Lamise ElBetar, a young Egyptian University of Akron graduate student with a rare facial condition, is receiving an outpouring of community support after she was featured in a two-day Beacon Journal series.
Lamise ElBetar (pronounced Lah-meese El-Beh-tar) was born with a condition called a venous malformation, which has continued to grow and causes the lower right side of her face and the majority of her lips to protrude. It potentially threatens her life and quality of life.
A group of UA professors and community members have formed “Team Lamise” to raise funds needed for her medical treatments and to finish her degree. Costs could be hundreds of thousands of dollars. To read previous stories, go to www.tinyurl.com/Lamise1 and www.tinyurl.com/Lamise2.
The Akron community has now joined the efforts.
More than $5,500 has been raised since stories began on Sunday to the GoFundMe campaign, www.tinyurl.com/TeamLamise.
Specialists in Boston have agreed to treat Lamise beginning in January with a technique called sclerotherapy, a series of injections that will help to reduce the venous malformation.
Community members shared their reasons for donating to the Go Fund Me: “I donated because the world is full of ugly people but you, my dear, are not one of them. Your beauty shines like a light!” and “I want her to someday feel like people aren’t staring and talking behind her. God bless her and her doctors.”
Checks can be made out to “For Team Lamise” and sent to Global Ties Akron, For Team Lamise, P.O. Box 1762, Akron, OH 44309-1762.
Global Ties Akron is part of Team Lamise and is serving as the 501(c) fiscal sponsor for fundraising efforts. Donations are tax deductible. The organization hosts international exchanges sponsored by the U.S. Department of State, including the exchange that first brought Lamise to Akron, Global Ties Executive Director Michelle Wilson said.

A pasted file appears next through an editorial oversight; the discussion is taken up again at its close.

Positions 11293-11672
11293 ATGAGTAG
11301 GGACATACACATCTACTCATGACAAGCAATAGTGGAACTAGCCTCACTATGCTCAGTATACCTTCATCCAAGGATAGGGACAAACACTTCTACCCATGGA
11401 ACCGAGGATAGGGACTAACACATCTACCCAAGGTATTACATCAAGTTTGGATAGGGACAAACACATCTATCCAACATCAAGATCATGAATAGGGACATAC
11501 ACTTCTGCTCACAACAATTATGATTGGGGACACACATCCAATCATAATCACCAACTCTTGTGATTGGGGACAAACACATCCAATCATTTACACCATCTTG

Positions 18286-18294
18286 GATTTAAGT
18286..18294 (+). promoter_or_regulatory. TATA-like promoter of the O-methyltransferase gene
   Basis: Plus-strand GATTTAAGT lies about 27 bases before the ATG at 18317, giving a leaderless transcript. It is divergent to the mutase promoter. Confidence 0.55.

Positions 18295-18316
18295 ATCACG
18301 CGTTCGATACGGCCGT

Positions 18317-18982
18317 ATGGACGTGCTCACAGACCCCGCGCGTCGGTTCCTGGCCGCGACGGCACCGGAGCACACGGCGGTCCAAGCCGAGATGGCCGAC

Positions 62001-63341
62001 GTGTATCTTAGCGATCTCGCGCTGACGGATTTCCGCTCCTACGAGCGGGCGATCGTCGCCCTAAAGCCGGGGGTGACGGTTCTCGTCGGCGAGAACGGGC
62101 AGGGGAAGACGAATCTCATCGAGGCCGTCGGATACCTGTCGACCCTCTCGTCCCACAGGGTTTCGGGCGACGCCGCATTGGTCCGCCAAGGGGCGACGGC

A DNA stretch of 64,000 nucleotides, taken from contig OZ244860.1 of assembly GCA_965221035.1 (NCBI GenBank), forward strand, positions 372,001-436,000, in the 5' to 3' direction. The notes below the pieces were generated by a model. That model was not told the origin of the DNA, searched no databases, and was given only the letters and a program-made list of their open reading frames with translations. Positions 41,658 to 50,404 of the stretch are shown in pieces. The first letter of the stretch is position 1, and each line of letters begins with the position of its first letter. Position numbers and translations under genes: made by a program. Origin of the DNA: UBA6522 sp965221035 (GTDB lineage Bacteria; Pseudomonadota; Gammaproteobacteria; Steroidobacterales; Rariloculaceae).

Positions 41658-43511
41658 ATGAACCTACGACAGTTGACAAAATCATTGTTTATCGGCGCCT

“I always share with Global Ties Akron's international visiting leaders that the Akron community has such an incredible and giving heart. I am truly inspired by the reaction to the articles to Lamise's journey and the outpouring of community support,” Wilson said.
Fellow Team Lamise member Terry Daugherty, assistant dean and director of graduate programs for the UA College of Business Administration, said: “I believe on rare occasions throughout life we intersect with special people that help us to see beyond our own perspective. They humble us, sometimes change us, and often inspire us to become better people."
Lamise has been overwhelmed by the positive comments, saying "some of them even left me in tears. My main goal of this article is to convey my message of being positive and facing your fears no matter what and that you should stand up for yourself." People have told her she has "encouraged them to speak up and move on, and others who saw me as an intelligent and courageous young lady and not just a person seeking treatment.”
Beacon Journal consumer columnist and medical reporter Betty Lin-Fisher can be reached at 330-996-3724 or firstname.lastname@example.org. Follow her @blinfisherABJ on Twitter or www.facebook.com/BettyLinFisherABJ and see all her stories at www.ohio.com/betty.